If you have ever worked in software-related industries, the chances are that the word “Rockstar” will elicit a visceral reaction. It’s a word used by a Certain Type Of Manager for an elite software developer who’s so 1337 they don’t play by the rules of ordinary mortals. In reality it’s use is invariably an indication of trouble ahead, either from clueless startups or troublesome rockstar developers making a toxic atmosphere for the mere members of the backing band. Hackaday has a team that brings together a huge breadth of experience, and we’ve been there.
Would you like to be a rockstar developer, but without the heartache? No silly incentives, or even guitars required! [Dylan Beattie] can help, because he’s come up with a specification for the Rockstar programming language, a Turing-complete programming language whose syntax follows the conventions of 1980s rock power ballads. Of course, it’s a joke, and an excuse of some “Certified Rockstar Developer” laptop stickers, but it’s also an entertaining journey into lyrical language and compiler parsing, and the discovery that yes indeed, a singable set of classic rock lyrics can also be a compilable program.
Our particular favourite comes from the scheme used to represent numbers, as sentences in which a decimal is built from the lengths of the sentence words, and poetic licence can be employed to the fullest. The example is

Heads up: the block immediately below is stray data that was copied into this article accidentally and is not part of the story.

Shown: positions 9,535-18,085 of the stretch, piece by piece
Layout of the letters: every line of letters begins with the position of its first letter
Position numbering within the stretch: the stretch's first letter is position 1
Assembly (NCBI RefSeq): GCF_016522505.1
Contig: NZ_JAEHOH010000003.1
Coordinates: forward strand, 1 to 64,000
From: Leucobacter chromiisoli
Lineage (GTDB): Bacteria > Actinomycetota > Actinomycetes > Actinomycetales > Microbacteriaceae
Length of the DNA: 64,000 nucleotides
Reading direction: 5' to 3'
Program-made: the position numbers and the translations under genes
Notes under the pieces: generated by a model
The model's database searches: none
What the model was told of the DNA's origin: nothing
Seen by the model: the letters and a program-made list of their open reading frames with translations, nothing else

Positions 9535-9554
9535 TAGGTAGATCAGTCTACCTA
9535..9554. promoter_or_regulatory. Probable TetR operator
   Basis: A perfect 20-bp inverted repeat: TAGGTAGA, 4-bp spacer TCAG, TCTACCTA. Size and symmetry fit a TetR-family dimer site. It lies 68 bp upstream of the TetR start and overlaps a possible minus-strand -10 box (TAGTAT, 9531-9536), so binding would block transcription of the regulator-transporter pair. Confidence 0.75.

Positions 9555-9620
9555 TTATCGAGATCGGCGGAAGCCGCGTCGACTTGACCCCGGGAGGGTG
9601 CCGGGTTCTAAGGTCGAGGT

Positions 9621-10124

My dreams were ice. A life unfulfilled; wakin' everybody up, taking booze and pills
which line of code places the value 3.1415926535 into a variable called “my dreams”.
There does not appear to be a working Rockstar compiler at the time of writing, but we are sure that the amazing community of Rockstar developers will shortly create one. And we would be hugely disappointed were we not to hear some performative coding from spandex-clad guitar-wielding developers as a result. After all, how else will they get their work noticed!
Esoteric languages have featured before here, but they have usually been far more challenging ones.